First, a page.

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Circular economy principles could help businesses face the worst recession ever

Manufacturing line

During the COVID-19 pandemic, many hospitals faced a major shortage of personal protective equipment, ventilators and other essential medical supplies. 

By applying circular economy principles, various businesses actively helped hospitals face this shortage. They extended the life of single-use masks, designed reusable masks, refurbished ventilators, gave access to their internal repair manuals and printed spare parts to repair life-saving equipment.

As businesses start to reopen, they face potential shortages of their own as well as an unprecedented economic meltdown. The European Union is expecting the deepest recession in its history while, in the United States, roughly one in four people who had jobs in February were unemployed by the end of April.

To rebuild the global economy, businesses are called upon to rethink models and operational processes. Indeed, many organizations, such as LEAD on Climate 2020 in the U.S. or the Green Recovery Alliance in Europe, are calling for a recovery that recognizes the need for a resilient, sustainable and low-carbon economy.

By keeping materials and products in use, and by designing out waste and pollution, a circular economy could help address both the short-term economic crisis and a persisting climate and ecological crisis. Using circular economy principles, businesses will be able to build more resilient supply chains, to reduce materials costs and create new customer value propositions while reducing their environmental impacts.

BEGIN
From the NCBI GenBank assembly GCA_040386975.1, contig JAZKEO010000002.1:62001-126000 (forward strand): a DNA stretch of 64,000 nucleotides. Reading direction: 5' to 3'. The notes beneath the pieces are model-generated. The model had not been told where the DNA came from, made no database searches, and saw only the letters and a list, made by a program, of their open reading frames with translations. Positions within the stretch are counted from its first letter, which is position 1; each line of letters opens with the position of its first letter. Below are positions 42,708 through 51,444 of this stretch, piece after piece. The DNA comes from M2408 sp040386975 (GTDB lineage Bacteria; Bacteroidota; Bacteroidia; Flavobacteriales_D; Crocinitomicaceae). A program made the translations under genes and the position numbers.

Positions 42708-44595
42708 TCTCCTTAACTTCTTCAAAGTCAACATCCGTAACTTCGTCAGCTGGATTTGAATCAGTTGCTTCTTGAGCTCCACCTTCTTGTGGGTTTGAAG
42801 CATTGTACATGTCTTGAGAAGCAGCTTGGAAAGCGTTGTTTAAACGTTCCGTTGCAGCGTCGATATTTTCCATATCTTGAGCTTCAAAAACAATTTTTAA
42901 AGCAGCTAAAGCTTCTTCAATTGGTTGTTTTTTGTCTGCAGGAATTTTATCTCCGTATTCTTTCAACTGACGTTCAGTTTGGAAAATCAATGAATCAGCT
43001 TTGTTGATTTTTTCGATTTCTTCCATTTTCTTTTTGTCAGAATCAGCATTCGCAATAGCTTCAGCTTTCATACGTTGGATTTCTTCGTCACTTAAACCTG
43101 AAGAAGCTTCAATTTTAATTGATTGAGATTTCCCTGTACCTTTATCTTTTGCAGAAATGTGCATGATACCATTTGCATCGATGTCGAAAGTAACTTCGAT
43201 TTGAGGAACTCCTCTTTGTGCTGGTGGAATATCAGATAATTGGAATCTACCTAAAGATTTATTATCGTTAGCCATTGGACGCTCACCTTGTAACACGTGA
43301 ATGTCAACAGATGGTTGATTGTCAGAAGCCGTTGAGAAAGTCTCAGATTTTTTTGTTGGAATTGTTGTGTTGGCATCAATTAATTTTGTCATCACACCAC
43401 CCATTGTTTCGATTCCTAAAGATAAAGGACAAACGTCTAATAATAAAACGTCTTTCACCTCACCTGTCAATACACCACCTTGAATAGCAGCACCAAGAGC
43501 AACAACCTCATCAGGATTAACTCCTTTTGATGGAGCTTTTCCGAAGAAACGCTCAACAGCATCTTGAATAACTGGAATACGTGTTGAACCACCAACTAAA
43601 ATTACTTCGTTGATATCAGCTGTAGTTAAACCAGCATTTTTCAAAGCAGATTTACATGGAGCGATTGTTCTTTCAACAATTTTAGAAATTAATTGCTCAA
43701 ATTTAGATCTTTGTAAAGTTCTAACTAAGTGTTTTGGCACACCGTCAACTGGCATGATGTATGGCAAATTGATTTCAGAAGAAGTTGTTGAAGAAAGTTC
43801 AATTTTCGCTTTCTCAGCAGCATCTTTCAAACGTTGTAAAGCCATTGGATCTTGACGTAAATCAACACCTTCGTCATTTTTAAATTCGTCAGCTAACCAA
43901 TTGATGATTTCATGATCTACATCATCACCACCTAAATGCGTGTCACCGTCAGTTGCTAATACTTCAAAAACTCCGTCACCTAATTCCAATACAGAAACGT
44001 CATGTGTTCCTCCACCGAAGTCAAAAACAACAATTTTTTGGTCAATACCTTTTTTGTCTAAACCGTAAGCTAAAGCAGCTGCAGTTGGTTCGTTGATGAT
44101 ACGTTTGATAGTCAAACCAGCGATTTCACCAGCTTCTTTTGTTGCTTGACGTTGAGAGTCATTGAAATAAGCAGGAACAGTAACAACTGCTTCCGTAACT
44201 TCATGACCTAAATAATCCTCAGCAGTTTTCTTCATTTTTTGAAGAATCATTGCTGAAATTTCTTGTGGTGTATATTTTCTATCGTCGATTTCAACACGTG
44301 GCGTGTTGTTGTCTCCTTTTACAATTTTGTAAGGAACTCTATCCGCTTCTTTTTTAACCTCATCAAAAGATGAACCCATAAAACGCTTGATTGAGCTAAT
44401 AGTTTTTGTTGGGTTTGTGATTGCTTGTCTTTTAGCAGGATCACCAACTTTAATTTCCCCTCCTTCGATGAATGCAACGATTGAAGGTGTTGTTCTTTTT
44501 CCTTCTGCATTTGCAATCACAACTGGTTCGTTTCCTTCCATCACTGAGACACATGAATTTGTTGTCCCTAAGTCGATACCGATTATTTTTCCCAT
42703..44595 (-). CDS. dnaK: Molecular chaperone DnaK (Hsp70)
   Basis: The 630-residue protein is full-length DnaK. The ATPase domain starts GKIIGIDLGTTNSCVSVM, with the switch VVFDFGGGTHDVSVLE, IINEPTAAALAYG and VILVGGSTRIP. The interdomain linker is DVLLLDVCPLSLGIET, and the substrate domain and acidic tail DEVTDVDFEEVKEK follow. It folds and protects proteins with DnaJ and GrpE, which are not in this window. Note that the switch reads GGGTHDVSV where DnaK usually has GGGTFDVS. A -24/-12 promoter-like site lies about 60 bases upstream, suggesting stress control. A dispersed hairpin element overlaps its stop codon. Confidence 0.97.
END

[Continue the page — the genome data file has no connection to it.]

Build resilient supply chains

Over the years, to avoid environmental standards or save labor costs, global companies have moved their manufacturing facilities to emerging economies, creating extended and dispersed supply chains. Materials, components and products travel all over the world, sometimes senselessly. An example: codfish caught off Norway and traveling to China (French), solely to be turned into filets, before returning in France to be sold.

Leveraging a sustained trade liberalization, a continued technological progress in transport and communication, and a massive vertical industrial specialization, these global supply chains are very efficient. Until now. In just a few weeks, the COVID-19 pandemic has disrupted manufacturing in China, increased trade restrictions and grounded commercial flights — creating major shortages in the face of soaring demand.

Businesses have long focused on improving labor rather than material productivity.

To face this crisis and those to come, business will need to build more resilient supply chains. They will have to design supply chains that are probably shorter and more distributed, that reuse materials and components. They will need to move away from an intensive consumption of virgin materials and remotely manufactured components. They probably will have to establish, in the long run, new partnerships and non-traditional collaborations.

For instance, during the COVID-19 epidemic, the state of California faced a critical gap between how many ventilators were needed and how many were available. Ventilators deliver air to patients’ lungs and help prevent respiratory failure, a common cause of death among patients with coronavirus. 

Unfortunately, just at the time when they needed them most, the global supply chains that could deliver all those parts and products at high velocity were being dismantled. Thus, the state asked Bloom Energy, a fuel cell company, to refurbish hundreds of ventilators sitting idle in a state warehouse, allowing the state to alleviate the ventilator shortage.

"A more modern and circular economy will make us less dependent and boost our resilience. This is the lesson we need to learn from this crisis," said the European Commission President, Ursula von der Leyen. "This is not only good for our economies, it is not only good for our environment but it reduces dependency by shortening and diversifying supply chains."

Reduce materials costs